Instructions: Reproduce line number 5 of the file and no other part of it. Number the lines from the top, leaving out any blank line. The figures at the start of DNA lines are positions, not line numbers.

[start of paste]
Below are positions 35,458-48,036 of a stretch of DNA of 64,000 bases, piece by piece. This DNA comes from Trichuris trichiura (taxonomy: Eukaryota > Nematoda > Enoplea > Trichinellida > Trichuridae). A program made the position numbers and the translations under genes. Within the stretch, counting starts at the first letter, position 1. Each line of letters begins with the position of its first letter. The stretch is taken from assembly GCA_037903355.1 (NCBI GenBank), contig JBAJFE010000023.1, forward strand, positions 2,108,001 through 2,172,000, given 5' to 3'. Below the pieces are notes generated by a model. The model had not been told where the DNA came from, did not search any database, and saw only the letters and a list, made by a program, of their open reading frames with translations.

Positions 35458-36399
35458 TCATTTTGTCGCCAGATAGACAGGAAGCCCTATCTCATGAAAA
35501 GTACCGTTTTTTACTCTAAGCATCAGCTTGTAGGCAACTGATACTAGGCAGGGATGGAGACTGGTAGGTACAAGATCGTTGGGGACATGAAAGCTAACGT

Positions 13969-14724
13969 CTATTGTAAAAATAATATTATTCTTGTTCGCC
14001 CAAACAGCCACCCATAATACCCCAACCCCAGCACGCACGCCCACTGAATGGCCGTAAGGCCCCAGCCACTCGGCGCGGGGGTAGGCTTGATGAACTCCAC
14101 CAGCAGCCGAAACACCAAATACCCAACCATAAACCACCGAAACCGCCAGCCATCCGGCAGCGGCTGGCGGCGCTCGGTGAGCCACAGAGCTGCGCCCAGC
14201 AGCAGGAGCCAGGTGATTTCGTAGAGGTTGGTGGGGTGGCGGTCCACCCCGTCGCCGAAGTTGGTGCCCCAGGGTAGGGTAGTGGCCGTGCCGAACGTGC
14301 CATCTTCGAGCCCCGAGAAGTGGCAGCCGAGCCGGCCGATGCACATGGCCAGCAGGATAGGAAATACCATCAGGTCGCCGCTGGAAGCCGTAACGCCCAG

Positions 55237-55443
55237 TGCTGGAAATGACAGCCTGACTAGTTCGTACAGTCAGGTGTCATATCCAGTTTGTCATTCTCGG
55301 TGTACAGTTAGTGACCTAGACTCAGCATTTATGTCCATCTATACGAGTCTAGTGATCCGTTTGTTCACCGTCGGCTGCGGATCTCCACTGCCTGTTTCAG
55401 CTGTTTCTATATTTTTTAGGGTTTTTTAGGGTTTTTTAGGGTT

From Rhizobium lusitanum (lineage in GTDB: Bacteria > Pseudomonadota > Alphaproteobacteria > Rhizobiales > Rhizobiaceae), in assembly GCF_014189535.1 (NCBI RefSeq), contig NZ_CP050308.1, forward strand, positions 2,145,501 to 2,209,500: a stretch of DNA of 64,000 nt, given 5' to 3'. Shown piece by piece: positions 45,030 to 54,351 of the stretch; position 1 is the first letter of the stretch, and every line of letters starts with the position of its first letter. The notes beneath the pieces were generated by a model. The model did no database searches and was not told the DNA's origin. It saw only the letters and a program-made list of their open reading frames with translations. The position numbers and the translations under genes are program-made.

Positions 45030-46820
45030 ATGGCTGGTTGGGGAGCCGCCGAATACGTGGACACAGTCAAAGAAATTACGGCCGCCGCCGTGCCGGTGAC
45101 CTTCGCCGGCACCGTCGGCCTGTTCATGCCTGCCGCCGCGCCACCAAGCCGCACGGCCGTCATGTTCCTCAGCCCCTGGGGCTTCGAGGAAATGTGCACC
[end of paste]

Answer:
Positions 13969-14724